I am using Mercurial Shelve extension to shelve changes from command line. It works nice except when the changes that i like to shelve contain new added files(a) in working directory. Basically, it shelves everything except the new added files. I checked this by looking at the .hg/shelve stored changes.

How to shelve new added files (a status)?

  • 2
    You don't necessarily need to shelve untracked files, because subsequent HG operations will not affect them. Dec 5, 2018 at 19:45

5 Answers 5


This response is overdue, but you can use the following command to shelve all files (track / untrack) :

hg shelve -A


hg shelve --addremove

About this command, documentation says :

mark new/missing files as added/removed before shelving

You must pay attention by using this feature because after unshelving, your old untracked files are track. These file are already to be commited in the last commit if no files are specified in hg commit command. You should use hg forget if you want untracked them again.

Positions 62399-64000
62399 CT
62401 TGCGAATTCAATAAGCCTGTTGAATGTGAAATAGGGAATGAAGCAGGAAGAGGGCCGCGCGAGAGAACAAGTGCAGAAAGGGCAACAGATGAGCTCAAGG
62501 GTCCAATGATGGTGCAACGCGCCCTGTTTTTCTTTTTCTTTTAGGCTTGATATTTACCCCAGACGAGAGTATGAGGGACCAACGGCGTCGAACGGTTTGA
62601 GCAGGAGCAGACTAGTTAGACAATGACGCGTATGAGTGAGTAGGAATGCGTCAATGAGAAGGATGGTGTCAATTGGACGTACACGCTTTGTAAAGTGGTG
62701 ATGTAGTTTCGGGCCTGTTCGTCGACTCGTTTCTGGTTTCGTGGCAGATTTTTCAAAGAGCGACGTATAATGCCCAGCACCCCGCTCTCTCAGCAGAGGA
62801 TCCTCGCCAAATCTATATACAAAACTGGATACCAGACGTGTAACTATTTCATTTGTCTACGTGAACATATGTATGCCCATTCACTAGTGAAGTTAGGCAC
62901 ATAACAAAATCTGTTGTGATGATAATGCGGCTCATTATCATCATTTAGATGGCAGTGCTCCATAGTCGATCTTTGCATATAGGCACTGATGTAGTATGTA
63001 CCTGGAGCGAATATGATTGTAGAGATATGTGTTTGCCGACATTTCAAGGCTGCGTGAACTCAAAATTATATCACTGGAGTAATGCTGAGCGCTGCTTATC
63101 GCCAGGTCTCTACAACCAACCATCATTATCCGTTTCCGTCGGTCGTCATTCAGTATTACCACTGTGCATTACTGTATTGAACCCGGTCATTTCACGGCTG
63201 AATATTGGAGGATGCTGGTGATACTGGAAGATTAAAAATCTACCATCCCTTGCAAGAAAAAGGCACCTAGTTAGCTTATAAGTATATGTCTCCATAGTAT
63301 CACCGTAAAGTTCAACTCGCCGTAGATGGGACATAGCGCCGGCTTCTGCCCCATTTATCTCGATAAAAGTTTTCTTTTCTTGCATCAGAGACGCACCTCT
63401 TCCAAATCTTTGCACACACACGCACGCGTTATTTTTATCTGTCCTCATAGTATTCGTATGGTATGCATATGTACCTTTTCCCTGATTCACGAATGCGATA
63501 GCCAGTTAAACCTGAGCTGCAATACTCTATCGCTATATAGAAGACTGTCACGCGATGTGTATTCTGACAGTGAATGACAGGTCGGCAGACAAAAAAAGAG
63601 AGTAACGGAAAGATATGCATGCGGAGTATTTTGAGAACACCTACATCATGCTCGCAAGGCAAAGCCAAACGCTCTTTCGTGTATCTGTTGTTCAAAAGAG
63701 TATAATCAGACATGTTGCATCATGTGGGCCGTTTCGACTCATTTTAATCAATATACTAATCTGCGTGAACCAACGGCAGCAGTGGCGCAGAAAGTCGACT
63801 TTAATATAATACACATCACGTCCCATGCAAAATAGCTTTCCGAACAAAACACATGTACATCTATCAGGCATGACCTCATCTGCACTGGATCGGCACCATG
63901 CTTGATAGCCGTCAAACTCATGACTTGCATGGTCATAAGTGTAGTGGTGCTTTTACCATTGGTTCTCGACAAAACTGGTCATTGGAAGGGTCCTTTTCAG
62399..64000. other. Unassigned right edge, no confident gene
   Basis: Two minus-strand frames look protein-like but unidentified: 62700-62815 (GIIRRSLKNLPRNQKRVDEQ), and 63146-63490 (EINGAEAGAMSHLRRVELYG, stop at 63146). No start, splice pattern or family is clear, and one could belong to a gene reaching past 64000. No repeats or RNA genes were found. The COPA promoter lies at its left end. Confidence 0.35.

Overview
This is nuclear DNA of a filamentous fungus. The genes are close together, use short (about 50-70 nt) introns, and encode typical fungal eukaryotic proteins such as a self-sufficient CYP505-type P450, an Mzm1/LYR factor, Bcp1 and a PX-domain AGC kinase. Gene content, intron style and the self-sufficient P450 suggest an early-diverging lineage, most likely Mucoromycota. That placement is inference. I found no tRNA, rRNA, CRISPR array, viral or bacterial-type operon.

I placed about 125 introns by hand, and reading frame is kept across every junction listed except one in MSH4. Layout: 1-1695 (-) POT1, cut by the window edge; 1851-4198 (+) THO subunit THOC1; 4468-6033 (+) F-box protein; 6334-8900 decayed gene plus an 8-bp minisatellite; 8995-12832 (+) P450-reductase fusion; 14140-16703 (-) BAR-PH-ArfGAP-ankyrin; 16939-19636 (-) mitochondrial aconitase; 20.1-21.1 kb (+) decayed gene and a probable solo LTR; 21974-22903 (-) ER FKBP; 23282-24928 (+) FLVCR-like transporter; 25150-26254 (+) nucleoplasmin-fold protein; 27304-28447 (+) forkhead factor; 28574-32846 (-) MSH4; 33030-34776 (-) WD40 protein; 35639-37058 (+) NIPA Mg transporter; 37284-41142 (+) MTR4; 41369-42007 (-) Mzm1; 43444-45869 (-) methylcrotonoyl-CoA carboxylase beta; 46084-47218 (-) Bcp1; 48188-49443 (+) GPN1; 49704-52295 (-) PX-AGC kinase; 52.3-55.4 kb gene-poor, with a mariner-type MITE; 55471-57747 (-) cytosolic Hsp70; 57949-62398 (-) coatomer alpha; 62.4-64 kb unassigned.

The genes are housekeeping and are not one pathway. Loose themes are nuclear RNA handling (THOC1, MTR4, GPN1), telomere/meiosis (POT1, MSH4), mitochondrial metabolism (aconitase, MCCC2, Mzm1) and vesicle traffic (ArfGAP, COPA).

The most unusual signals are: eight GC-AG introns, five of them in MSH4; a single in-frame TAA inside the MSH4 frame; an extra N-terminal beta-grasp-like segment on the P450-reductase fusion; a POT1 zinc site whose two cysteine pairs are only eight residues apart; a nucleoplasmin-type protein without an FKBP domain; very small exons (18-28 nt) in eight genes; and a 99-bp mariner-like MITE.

• Note that adding does not commit them!
    – noelicus
    Jun 20, 2018 at 7:19
  • Yes, after hg shelve -A untracked files are tracked but not commited. They are already to be commited in the last commit if no files are specified in hg commit command. I complete my answer to be more specific. Thanks for comment :) Jun 20, 2018 at 7:21
  • Thanks :) ... It's obvious, but normally I add files as part of the commit, so this point had kind of passed me by :S
    – noelicus
    Jun 20, 2018 at 9:38

I assume you are talking about currently untracked files? You need to add the first.

So just do hg add for your new files and then hg shelve will also shelve them.


Thank you Tom. I am using Mac, so it didn't really worked. What did work was another mercurial extension 'hgattic' about which you can read more in my blog


(see section 'Bug – Added Files Unable Shelve')


If the command line isn't absolutely necessary:

then just type (on Linux)

thg shelve

This allows you to easily shelve added (but not yet committed) files.


As a mostly Git user, I find Atlassian SourceTree the easiest way to deal with the odd Mercurial repo that I have to work with. It has shelving built in. The price is right, too (free).

Disclaimer: I work for Atlassian

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